Posted on September 22, 2010 by Megan
Available at RPGNow.com
It’s a delightful conceit – a ‘virtual boxed set’ – harking back to the cardboard boxes that used to contain much of one’s gaming treasures… and this too is full of treasure, namely all eight parts of 0one’s Dungeon of Terror mapset with a few bonus goodies as well: a big DM’s map, random encounter tables and template pages on which you can record your notes about the various rooms. If you want to use the dungeon entire, this is well worth acquiring.
The eight parts of the mapset, which are also available separately if you have already decided that you only require a part of this vast complex, are presented as separate PDF files in your download, as are the three bonus items… and a JPEG image which is the one that appears in product advertising (I’d have liked a larger one of just the ‘box lid’ art to use as cover to a folder or even in on a hand-made box to make it a REAL boxed set!).
The Referee’s Map shows 0one’s technical genius with PDFs, with the “Rule the Dungeon” feature enabling you to select precisely what you want displayed. There is a HUGE poster map which, if you have access to a commercial printer, you could print out thus, or select ‘fit to page’ on an ordinary printer to get it scaled to suit. Being vector graphics, it scales perfectly whatever you do with it. You also get the same map as four pages which can be printed out on a normal printer and then stuck together to give you a poster map.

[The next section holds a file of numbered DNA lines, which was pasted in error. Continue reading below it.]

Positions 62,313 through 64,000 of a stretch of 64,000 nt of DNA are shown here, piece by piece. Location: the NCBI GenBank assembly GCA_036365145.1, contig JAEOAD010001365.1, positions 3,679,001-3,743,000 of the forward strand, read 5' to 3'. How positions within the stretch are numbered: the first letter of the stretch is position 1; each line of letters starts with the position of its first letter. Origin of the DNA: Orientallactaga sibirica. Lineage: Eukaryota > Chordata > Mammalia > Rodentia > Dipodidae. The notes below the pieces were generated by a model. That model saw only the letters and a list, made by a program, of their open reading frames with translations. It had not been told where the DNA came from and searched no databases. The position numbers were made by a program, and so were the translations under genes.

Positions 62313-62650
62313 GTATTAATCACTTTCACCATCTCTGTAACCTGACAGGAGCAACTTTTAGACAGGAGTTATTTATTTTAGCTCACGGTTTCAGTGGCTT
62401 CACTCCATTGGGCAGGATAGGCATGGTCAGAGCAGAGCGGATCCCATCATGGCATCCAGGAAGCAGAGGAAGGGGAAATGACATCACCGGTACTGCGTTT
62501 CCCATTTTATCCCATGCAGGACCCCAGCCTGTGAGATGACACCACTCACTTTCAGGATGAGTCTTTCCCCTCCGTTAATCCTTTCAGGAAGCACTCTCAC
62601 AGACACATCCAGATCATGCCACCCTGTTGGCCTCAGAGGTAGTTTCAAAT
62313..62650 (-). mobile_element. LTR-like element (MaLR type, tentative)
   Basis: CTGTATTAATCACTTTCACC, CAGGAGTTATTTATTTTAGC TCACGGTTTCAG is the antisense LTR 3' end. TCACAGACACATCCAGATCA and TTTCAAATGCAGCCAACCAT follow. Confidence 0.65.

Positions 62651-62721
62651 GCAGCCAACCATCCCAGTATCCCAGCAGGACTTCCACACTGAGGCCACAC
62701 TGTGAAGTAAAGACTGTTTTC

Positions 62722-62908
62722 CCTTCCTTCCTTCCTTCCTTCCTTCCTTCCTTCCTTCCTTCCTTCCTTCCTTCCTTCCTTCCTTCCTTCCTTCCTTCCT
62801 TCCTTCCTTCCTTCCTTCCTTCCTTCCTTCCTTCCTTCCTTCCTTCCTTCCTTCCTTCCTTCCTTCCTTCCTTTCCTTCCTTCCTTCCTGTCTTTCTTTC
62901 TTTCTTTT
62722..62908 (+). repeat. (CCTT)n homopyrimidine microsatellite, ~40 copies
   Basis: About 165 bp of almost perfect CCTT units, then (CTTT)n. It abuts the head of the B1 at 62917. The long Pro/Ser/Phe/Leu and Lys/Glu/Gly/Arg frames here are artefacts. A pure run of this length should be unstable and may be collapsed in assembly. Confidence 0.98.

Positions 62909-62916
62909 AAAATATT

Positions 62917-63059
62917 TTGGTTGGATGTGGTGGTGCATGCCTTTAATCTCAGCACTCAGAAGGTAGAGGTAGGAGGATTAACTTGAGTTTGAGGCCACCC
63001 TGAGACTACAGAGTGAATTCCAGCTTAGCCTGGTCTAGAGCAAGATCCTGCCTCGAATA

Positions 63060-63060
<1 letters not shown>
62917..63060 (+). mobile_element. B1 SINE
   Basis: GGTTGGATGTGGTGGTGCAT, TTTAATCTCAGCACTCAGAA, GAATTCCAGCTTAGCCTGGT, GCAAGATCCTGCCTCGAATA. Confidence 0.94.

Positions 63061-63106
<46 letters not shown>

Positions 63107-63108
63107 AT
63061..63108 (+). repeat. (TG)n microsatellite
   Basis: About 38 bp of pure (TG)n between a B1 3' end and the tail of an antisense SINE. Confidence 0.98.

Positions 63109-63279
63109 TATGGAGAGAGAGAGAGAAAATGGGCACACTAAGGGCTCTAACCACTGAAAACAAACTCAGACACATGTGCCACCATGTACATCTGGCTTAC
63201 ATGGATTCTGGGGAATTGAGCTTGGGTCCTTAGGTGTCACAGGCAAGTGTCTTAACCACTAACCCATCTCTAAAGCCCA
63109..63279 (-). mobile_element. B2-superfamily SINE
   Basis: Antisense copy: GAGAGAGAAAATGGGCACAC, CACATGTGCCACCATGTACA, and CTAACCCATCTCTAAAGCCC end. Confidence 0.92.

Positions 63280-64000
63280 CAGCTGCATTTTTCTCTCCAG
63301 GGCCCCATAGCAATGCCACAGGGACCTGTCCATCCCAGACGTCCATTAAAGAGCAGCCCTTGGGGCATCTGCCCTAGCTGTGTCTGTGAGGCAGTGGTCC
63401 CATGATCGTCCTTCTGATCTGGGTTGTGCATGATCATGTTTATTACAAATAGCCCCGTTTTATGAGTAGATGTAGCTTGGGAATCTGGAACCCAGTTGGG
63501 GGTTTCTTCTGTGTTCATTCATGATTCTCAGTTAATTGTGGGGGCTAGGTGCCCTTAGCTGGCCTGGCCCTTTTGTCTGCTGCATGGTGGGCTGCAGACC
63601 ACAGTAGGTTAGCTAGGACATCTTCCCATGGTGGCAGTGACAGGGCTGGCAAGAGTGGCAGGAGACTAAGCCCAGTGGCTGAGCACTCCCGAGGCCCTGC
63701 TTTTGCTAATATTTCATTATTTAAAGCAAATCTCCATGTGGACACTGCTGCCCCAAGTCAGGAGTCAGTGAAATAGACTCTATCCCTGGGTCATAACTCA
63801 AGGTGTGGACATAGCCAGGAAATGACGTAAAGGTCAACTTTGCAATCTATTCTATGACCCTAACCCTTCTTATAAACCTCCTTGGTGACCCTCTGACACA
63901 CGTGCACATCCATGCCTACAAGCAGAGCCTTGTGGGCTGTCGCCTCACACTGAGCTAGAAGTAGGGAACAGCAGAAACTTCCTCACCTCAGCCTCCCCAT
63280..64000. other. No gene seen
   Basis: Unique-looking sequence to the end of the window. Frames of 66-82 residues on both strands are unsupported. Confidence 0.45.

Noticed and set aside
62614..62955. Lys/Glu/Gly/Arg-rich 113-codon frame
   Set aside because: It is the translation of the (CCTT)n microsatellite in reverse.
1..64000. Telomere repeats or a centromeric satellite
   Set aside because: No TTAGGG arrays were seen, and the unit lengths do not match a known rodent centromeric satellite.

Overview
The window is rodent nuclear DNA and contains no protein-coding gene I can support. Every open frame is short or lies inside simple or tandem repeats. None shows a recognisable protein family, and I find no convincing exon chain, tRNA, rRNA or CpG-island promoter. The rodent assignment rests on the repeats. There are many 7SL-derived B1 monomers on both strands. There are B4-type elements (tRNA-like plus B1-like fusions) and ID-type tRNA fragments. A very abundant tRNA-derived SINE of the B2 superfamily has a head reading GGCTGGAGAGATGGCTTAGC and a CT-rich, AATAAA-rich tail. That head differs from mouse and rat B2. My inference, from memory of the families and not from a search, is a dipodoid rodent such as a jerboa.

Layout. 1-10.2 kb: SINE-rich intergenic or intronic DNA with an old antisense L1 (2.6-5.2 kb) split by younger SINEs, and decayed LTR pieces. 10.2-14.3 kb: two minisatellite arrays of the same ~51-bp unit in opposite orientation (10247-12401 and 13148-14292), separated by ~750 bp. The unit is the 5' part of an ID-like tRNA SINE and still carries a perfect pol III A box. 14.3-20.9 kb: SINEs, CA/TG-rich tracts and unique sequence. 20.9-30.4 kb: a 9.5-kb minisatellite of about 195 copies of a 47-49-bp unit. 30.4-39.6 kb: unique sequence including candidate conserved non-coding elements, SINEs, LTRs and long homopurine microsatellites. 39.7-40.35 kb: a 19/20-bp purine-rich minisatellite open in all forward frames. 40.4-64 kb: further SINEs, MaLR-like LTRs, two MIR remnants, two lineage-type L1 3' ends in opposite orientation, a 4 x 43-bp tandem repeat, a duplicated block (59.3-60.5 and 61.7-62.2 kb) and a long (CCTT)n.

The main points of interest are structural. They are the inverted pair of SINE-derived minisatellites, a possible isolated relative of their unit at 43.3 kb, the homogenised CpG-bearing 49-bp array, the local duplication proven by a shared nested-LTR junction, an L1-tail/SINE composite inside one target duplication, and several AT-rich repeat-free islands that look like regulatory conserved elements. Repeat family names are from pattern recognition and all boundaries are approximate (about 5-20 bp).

The Random Encounters Tables provide a basic table for each of the eight sections of the dungeon complex. It’s just the bare names of creatures, etc., encountered, you will have to provide the detail from the ‘bestiary’ of whatever ruleset you are using; it also includes named characters and monsters from each section. Quite handy if you use random encounters, or if you are planning in advance who is going to be where when the adventures arrive.
Finally, the Room Templates file provides you with a page for each of the 164 chambers in the complex, each with a sketch of the layout and plenty of space to record your description and notes – although you will have to print them out and write your descriptions by hand, provision has not been made for you to type in what you want to say.
Overall, if ‘dungeon crawls’ have a place in your game, this product certainly merits consideration. Its scope is vast, there’s an outline of what might be going on there which is not so tied in to the actual complex that you are forced into using it if you prefer to create a plot from scratch, and there is a lot of variety to explore. Each individual ’tile’ can be customized, even to the level of having a square or hex grid as you please, and is suited to miniatures use or just to show your players what they see as they explore. Enjoy!
Review by Megan Robertson